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KATHRINA ANNE DE WITT v. JOHN P. KAISER (07/12/84)

argued: July 12, 1984.

KATHRINA ANNE DE WITT, APPELLANT,
v.
JOHN P. KAISER



No. 00373 Philadelphia 1983, Appeal from the Order of the Court of Common Pleas, Civil Division, of Montgomery County at No. D-2020-81.

COUNSEL

Harry C. Barbin, Rockledge, for appellant.

Joseph Feldman, Philadelphia, for appellee.

Wieand, Olszewski and Popovich, JJ.

Author: Popovich

[ 335 Pa. Super. Page 260]

This is an appeal from an order of the Court of Common Pleas of Montgomery County sustaining appellee's exceptions. On September 16, 1981, appellant, Kathrina Anne DeWitt, filed a complaint for support against her former husband, John P. Kaiser, appellee, averring that appellee had failed to pay her the entire amount due under a separation agreement entered into by the parties on November 16, 1979, and, further, that appellee had failed to provide her with a proper accounting of his income for the year 1980. On February 1, 1982, the parties filed a stipulation that the issue be reduced to an interpretation of the aforementioned separation agreement.

A hearing before a master was held on April 20, 1982, and the master filed findings of fact and conclusions of law and a recommended order on May 11, 1982, in appellant's favor. On the same day, the lower court entered an order approving the recommendations of the master and providing that the parties had 10 days to demand a hearing. Appellee thereupon filed exceptions to the order, and the Court ordered a hearing to be held de novo. A formal hearing was not held. On November 3, 1982, the parties appeared before the lower court judge who called for argument in chambers. After this meeting on January 6, 1983, the lower court judge sustained appellee's exceptions. This appeal followed, and we reverse.

The sole issue in this appeal*fn1 concerns the interpretation of one term of the agreement. According to appellant, "income", as used and defined in the agreement, includes all dividends and interest received by appellee whether outright or through the conduit of a trust. Appellee, however, urges that trust income is excluded when computing

[ 335 Pa. Super. Page 261]

    his "income".*fn2 If "income" includes receipts from trusts, the amount of support due appellant under the agreement would increase for the year 1980 and, possibly, for subsequent years.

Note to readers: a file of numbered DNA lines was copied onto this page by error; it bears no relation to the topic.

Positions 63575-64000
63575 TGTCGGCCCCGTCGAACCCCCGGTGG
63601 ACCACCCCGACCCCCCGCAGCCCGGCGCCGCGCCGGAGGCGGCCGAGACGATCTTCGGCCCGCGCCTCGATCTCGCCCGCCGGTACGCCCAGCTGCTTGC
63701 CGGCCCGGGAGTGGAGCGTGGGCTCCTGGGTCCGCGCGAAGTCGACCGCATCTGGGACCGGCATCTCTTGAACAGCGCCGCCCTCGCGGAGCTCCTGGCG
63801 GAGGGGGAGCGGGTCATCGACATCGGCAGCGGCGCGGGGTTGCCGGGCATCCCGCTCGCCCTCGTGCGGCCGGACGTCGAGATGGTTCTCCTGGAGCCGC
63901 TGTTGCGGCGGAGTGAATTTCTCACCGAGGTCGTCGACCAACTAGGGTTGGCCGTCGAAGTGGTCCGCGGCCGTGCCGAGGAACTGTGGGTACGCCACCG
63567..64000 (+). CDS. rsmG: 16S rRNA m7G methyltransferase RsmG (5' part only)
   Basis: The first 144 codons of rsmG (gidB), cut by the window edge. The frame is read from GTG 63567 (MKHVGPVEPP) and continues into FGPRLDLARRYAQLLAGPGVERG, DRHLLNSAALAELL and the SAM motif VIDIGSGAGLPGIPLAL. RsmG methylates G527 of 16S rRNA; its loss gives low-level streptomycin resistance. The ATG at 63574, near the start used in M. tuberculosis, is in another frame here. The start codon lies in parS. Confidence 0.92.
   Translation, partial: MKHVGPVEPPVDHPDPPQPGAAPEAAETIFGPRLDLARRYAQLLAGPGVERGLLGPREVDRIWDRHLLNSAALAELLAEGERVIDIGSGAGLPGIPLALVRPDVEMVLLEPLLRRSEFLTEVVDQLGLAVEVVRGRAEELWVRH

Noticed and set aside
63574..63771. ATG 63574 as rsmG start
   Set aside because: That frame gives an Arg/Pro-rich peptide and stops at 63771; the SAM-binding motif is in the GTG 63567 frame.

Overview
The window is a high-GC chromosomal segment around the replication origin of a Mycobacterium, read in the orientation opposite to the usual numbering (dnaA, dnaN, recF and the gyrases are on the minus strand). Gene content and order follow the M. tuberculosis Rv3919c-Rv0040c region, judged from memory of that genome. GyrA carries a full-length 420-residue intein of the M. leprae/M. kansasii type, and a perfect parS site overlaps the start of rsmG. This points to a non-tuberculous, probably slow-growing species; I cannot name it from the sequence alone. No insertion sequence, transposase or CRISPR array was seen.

The pertinent language of the separation agreement is as follows:

(ii) For purposes of this Paragraph C, the term "income " means cash receipts consisting of salary, dividends, and taxable and non-taxable interest, not reduced by depreciation or depletion, or losses from any trade or business. The term "income" also shall not include or be reduced by, as the case may be, capital gains or losses, the principal of gifts and inheritances, the separate income of a spouse in the event of Husband's remarriage, or various types of taxable income, including but not limited to income relating to grant of stock options, and/or stock purchase plans maintained by Husband's employer. Further, the term "income" shall not include the cost of goods sold and expenses associated with the production of income or similar items which enter into the computation of gross profit from any trade or business enterprise undertaken by Husband in any capacity.*fn3

Appellant attempts to elucidate the intent of the parties through the introduction of parol evidence, in particular, correspondence between the parties' attorneys during the period of negotiations prior to execution of the contract.

Therefore, the threshold inquiry is whether such evidence is admissible for the purpose of clarifying the term "income" as employed in the Separation Agreement. The lower court judge held that since the term income was unambiguous, such evidence was inadmissible or at least unnecessary. A property settlement agreement between

[ 335 Pa. Super. Page 262]

    husband and wife will be enforced by the courts in accordance with the same rules of law applying to determining the validity of contracts generally. Kleintop v. Kleintop, 291 Pa. Super. 491, 436 A.2d 223 (1981).

Where a term is defined in a contract and is, therefore, presumably unambiguous, no further interpretation is justified since if the meaning is clear from the express language of the agreement, judicial construction is unnecessary. Eannarino v. Eannarino, 294 Pa. Super. 81, 439 A.2d 760 (1982). In such a case, the parties' intent is to be gleaned from the face of the agreement.

We have said

When the terms of a written contract are clear, this Court will not re-write it or give it a construction in conflict with the accepted and plain meaning of the language used.

Litwack v. Litwack, 289 Pa. Super. 405, 433 A.2d 514, 515 (1981).*fn4

Concomitantly, when the language is ambiguous and the intention of the parties cannot be reasonably ascertained from the language of the writing alone, the parol evidence rule does not apply to the admission of oral testimony to show both the intent of the parties and the circumstances attending the execution of the contract. Castellucci v. Columbia Gas of Pennsylvania, Inc., 226 Pa. Super. 288, 310 A.2d 331 (1973). This is especially true in a case ...


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